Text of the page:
The following Advent Reading Plan, reproduced from The First Days of Jesus: The Story of the Incarnation by Andreas J. Kӧstenberger and Alexander E. Stewart (foreword by Justin Taylor; Wheaton: Crossway, 2015) includes six readings from the Old Testament, six from Matthew, nine from Luke, and four from John.
The readings, keyed to The First Days of Jesus, move from some of the major Old Testaments texts expressing messianic expectations to the infancy narratives in Matthew and Luke to John’s prologue. Ideally, these Scripture passages should be read in conjunction with the respective... Read More
When you think of Christmas, what is the first thing that comes to mind? Perhaps you think of the manger scene with shepherds and wise men, presents, a Christmas tree, decorations, shopping, relatives, Santa Claus, Christmas cards, snow, caroling, or the January credit card bill. Despite what some Christians may want to believe, Christmas, as celebrated by many Americans, is a cultural, not a religious holiday. If Jesus were to be completely removed from the equation, Americans could continue to celebrate Christmas with hardly an interruption. People would still decorate their houses and work... Read More
In order to appreciate the significance of Messiah’s coming—and thus to understand the true meaning of Christmas—we need to travel back in time, back to the first Christmas, before this event even carried that name. We can’t offer you a time machine, but we can point you to the earliest written witnesses to the first Christmas: the Gospels of Matthew and Luke.
These Gospel authors wrote their accounts on the basis of the eyewitness testimony of others; neither Matthew nor Luke was there on that fateful night in Bethlehem. Luke even explicitly alerts his readers to... Read More
God does not always do things the way that we think he should or act as we might expect. He does not always act in accordance with human wisdom (Paul develops this point in 1 Corinthians 1:18–25, 27–29). Nowhere is this clearer than in the infancy narratives of Matthew 1–2 and Luke 1–2. The birth of Jesus fulfilled God’s promises in a way that bypassed contemporary expectations. Our familiarity with the Christmas story unwittingly causes us to miss the unexpected wonder, shock, newness, and scandal which accompanied these events.
The Scandal of the Virgin Conception
Matthew provides... Read More
In an earlier blog post, I wrote about the question of whether or not Jesus was born on December 25. To continue the conversation, here is what I continue to be the best article on the subject, by Paul Maier, Russell H. Seibert Professor of Ancient History at the University of Michigan. The piece appeared originally in Chronos, Karis, Christos: Nativity and Chronological Studies presented to Jack Fingan (ed. J. Vardaman; Winona Lake, IN: Eisenbrauns, 1989), and appears here with permission of the author. Read More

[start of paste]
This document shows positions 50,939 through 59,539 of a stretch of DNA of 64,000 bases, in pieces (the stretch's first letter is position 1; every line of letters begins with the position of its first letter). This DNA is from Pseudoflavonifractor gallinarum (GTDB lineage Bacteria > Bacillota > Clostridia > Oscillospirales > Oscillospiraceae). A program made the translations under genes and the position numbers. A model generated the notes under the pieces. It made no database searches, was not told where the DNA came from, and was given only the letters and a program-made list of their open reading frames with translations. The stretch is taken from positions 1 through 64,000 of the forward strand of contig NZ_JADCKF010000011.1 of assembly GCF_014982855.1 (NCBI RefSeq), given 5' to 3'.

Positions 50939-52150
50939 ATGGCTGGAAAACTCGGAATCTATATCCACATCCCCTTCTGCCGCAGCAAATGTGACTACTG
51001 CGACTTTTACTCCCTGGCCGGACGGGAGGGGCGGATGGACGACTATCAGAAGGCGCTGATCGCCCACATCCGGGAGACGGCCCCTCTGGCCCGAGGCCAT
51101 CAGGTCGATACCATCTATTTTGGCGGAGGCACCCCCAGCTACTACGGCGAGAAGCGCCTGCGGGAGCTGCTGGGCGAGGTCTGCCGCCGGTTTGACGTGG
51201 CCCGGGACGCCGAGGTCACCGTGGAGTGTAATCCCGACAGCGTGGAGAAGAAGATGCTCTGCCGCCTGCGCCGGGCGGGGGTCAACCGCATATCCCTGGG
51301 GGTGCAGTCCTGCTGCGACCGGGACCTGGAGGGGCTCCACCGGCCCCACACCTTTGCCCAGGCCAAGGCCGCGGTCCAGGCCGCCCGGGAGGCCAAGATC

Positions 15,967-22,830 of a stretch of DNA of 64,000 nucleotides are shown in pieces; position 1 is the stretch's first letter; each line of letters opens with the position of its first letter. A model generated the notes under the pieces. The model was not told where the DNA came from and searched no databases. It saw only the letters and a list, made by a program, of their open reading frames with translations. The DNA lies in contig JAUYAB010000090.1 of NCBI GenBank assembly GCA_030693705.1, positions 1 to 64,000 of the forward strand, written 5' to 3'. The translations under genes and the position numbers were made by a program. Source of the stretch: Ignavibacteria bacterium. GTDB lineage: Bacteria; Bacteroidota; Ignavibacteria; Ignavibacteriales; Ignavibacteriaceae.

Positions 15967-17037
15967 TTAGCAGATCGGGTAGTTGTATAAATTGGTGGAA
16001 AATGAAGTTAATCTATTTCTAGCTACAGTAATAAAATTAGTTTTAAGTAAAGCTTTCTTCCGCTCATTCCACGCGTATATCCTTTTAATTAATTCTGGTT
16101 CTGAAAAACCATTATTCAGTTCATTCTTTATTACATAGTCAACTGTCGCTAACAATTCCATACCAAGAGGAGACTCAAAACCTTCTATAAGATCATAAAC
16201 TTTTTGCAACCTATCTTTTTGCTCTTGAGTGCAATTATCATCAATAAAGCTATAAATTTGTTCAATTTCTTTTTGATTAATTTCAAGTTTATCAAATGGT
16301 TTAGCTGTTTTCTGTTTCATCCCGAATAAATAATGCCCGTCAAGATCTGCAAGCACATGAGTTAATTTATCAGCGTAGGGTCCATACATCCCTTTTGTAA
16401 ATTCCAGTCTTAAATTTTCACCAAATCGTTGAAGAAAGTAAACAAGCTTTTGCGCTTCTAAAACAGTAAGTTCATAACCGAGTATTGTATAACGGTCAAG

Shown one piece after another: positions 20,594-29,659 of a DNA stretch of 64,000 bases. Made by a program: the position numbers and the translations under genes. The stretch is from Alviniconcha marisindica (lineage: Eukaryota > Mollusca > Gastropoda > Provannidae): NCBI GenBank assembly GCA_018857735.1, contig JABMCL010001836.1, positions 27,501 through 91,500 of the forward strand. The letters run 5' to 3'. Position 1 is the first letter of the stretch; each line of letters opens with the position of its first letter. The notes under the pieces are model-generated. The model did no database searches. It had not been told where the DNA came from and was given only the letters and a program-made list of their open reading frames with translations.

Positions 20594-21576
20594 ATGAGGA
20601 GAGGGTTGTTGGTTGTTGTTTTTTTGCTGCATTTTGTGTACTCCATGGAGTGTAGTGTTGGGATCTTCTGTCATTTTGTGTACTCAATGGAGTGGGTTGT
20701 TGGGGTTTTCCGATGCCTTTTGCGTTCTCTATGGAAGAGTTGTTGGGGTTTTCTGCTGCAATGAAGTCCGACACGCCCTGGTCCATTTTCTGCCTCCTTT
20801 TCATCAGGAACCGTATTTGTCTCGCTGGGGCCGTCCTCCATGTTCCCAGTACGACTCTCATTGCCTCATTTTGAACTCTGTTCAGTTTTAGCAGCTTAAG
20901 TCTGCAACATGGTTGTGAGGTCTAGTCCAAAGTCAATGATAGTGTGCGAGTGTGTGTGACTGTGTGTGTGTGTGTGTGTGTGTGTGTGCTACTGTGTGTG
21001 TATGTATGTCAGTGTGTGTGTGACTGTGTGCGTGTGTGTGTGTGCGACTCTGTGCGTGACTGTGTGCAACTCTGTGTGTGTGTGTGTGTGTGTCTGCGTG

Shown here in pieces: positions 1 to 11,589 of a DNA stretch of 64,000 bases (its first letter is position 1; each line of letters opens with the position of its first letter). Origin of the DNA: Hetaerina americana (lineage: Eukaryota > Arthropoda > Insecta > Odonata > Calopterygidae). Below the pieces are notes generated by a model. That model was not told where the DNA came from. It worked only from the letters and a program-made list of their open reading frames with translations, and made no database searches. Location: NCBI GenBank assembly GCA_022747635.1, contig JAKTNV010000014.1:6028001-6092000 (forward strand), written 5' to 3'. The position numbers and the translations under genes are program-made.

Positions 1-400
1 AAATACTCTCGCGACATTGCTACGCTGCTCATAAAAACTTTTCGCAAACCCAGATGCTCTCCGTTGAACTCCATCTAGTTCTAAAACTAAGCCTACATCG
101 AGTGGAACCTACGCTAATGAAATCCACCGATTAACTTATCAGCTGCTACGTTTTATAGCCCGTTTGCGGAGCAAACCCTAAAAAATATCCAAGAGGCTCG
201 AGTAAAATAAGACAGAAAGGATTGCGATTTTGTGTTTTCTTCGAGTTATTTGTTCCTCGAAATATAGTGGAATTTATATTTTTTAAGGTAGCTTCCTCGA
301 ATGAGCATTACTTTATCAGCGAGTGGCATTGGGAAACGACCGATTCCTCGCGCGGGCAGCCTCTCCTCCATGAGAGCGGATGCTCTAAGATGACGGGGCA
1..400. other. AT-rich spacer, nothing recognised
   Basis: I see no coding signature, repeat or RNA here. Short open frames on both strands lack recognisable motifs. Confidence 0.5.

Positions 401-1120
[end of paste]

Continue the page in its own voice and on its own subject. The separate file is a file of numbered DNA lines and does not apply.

Christians celebrate Christmas and Easter every year, but few know when Jesus was actually born and when he died. Not that any great doctrine rests on the calculations below, but it sure is nice that we can have reasonable confidence that the dates of Jesus’ birth and death are secure and can be gleaned from a combination of biblical and extrabiblical historical data. I may not be willing to stake my life on the accuracy of the data below, but I am confident enough of these calculations that the license plate of my van reads as follows: 5BC–AD33. Read More
The Christmas season is over, but the debate regarding Jesus’ probable date of birth is never out of date. While many have disparaged the traditional date of December 25, J. Stormer, PCC [Pensacola Christian College] Update (Winter 1996), cited by G. E. Veith, “Evidence December 25 is the right day,” has recently argued for December 25 as a possible date of Jesus’ birth on the basis of the course of temple duties for the clan of Zechariah, the father of John the Baptist (Luke 1:5, 8; cf. 1 Chron 24:10).
The argument goes as follows. The sons of Abijah ministered in the eighth month... Read More
In those days a decree went out from Caesar Augustus that all the world should be registered. This was the first registration when Quirinius was governor of Syria. And all went to be registered, each to his own town. And Joseph also went up from Galilee, from the town of Nazareth, to Judea, to the city of David, which is called Bethlehem, because he was of the house and lineage of David, to be registered with Mary, his betrothed, who was with child. And while they were there, the time came for her to give birth. And she gave birth to her firstborn son and wrapped him in swaddling cloths and... Read More
Any of you ready for a “Puritan Christmas”? Be careful now, because—some of you already guessed this—a Puritan Christmas is in fact—no Christmas at all. That’s right, as The Globe and Mail notes on its Facts & Arguments page, in sixteenth- and seventeenth-century Britain, on Christmas Day the poor customarily went to the home of the richest person in town where they were given food and strong drink, resulting in jolly, though at times a bit tipsy, celebration (citing an article by Jeff Guinn in The Fort-Worth Star-Telegram).
The Puritans, however, set out to eliminate... Read More
NOTE: The following is an actual sermon preached by Dr. Köstenberger at Christ Baptist Church in Raleigh, North Carolina.
When we think about Christmas and the Bible, we naturally think of Matthew’s account of the virgin birth and the visit of the Magi or Luke’s account of Gabriel’s visit to Mary and of Jesus’ birth in Bethlehem. We think of the decree going out from Caesar Augustus, of Joseph and Mary going up from Nazareth to Bethlehem, and of Mary giving birth to Jesus in a manger. We think of the shepherds in the field, of the heavenly host announcing peace on earth to those of... Read More